Who was Winston Churchill? Even fifty years after his death, he is one of the most iconic figures in British history. As a young man he was a maverick journalist; his many positions in politics before 1940 marked him as a courageous but foolhardy man.
Yet it is Churchill’s record in war, which has recently been questioned, that confirms his genius as a military commander and national leader—someone who understood the dangers of Nazi Germany before 1939 and someone uniquely capable to lead the empire through the turmoil of the Second World War. Christopher Catherwood argues that it was Churchill’s stand in 1940-41 that saved Britain, and that only he was able to bring together the allies that eventually defeated Hitler in 1945.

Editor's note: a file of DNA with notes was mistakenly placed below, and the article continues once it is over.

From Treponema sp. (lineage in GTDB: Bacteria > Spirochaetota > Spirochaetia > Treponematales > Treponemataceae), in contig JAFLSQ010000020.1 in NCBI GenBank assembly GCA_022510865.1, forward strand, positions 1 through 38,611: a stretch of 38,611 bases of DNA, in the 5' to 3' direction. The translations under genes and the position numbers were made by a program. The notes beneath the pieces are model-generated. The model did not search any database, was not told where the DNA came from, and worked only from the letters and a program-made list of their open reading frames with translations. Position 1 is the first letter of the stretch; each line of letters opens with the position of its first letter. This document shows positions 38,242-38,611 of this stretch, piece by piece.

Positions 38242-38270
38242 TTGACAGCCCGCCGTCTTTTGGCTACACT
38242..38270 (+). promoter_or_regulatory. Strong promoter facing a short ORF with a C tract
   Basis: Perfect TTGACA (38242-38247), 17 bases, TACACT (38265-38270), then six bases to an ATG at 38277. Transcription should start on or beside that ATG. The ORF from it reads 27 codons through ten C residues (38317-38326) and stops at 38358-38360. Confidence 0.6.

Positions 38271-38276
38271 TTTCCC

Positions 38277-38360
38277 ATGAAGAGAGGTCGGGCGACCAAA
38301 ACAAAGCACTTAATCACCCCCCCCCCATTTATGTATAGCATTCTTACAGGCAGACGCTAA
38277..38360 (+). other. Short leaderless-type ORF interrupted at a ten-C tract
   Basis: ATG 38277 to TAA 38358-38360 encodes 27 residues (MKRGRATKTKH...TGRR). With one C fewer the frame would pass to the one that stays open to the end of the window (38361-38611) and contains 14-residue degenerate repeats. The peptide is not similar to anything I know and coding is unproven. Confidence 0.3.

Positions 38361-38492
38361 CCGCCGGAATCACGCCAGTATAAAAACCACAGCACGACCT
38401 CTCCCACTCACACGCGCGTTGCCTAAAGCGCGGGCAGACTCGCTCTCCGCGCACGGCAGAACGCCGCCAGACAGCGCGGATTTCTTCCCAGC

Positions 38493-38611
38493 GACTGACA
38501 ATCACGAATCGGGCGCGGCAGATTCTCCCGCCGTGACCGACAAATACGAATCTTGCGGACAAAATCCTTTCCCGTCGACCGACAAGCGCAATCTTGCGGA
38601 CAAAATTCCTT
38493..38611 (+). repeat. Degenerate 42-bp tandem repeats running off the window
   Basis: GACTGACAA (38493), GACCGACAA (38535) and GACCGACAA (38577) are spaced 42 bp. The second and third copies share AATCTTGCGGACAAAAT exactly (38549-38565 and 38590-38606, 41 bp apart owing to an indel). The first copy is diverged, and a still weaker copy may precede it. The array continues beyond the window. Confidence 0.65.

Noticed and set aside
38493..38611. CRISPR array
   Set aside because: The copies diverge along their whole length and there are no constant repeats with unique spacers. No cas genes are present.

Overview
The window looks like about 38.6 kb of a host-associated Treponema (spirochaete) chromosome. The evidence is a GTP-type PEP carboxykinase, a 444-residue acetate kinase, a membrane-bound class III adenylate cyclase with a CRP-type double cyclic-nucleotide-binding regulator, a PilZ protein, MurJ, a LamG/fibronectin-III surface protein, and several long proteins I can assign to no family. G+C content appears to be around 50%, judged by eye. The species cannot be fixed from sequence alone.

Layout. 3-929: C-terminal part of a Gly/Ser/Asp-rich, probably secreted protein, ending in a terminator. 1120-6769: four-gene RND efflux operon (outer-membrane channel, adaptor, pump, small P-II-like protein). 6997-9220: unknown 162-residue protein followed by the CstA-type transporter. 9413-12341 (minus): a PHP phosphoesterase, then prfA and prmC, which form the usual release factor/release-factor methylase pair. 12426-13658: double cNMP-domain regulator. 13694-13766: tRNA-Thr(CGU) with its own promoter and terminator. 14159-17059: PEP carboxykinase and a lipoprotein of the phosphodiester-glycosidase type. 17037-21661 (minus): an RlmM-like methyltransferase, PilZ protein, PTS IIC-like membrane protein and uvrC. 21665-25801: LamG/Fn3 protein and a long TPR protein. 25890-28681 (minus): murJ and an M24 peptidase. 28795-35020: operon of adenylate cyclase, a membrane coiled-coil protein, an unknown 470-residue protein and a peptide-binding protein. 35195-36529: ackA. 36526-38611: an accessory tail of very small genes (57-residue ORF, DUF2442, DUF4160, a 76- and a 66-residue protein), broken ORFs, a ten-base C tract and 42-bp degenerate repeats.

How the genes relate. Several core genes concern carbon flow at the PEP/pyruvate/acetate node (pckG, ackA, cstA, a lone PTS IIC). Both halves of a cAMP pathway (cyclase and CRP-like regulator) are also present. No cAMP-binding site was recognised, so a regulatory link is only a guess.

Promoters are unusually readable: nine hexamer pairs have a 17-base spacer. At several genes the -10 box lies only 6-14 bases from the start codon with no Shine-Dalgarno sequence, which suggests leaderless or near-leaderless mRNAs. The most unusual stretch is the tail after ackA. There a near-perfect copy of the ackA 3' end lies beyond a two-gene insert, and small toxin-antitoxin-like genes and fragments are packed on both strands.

Catherwood's portrait is a challenging yet accessible reassessment of the life and career of Winston Churchill, lion of British history and flawed hero.